fearful man
Brain disorders, Gut-brain

Unending Fear and the Gut-Brain Axis

A mouse study finds a remarkable microbial connection to fear.

A new study in Nature finds that gut microbes are essential for extinguishing the fear response in mice. This may help clinicians devise strategies for people with anxiety and post-traumatic stress disorder (PTSD). The study is the latest in a continuing exploration of the mechanics of the gut-brain axis.

We’ve come a long way since the introduction of the germ theory of disease. Today we realize that most of the bacteria in our lives are there for our benefit, not out to kill us. More amazingly, these tiny bacteria can alter our behavior, affect brain development, and change our moods. A truly radical new field of study revolves around the gut-brain axis, and it has made a major mark in all the fields involved, from microbiology to neurology and psychology, with side trips through endocrinology, immunology, and gastroenterology.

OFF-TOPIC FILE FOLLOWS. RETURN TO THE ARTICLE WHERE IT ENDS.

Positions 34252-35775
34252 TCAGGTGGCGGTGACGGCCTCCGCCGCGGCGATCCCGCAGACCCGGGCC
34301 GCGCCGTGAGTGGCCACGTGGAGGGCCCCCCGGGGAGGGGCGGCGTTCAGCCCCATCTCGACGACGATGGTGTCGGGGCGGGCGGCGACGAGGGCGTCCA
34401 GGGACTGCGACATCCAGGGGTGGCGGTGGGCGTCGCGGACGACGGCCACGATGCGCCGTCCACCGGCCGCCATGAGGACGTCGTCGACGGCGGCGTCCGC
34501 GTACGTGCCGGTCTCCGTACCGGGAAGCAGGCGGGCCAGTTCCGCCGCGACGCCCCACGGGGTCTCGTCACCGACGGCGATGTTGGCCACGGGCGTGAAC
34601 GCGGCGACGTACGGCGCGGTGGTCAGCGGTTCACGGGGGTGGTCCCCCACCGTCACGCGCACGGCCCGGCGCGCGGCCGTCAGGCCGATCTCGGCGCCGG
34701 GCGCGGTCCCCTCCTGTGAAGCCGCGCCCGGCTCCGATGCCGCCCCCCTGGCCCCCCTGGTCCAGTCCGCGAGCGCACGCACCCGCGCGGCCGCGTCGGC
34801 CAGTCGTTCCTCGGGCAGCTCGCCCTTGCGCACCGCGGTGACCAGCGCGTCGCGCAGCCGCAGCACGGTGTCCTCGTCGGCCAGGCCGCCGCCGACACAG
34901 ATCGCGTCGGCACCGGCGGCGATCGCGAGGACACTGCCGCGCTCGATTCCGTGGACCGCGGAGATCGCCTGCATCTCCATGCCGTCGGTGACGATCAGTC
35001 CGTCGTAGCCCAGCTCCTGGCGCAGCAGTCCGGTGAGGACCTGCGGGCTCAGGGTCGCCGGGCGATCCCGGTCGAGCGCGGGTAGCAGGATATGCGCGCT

The research has shown conclusively that a balanced and diverse gut microbiota can improve our mood and reduce anxiety. But how do you balance your gut microbiota? The best plan is to eat loads of veggies and fruit. If you find it hard to get enough veggies and fruit into your diet, don’t despair. You can try prebiotic flavonoid extracts, like those in Clarity Prebiotic Blend. They can improve the resilience of your gut, and help you deal with the often fearsome vagaries of life.

Read more about the connection between fear and the microbiota here.

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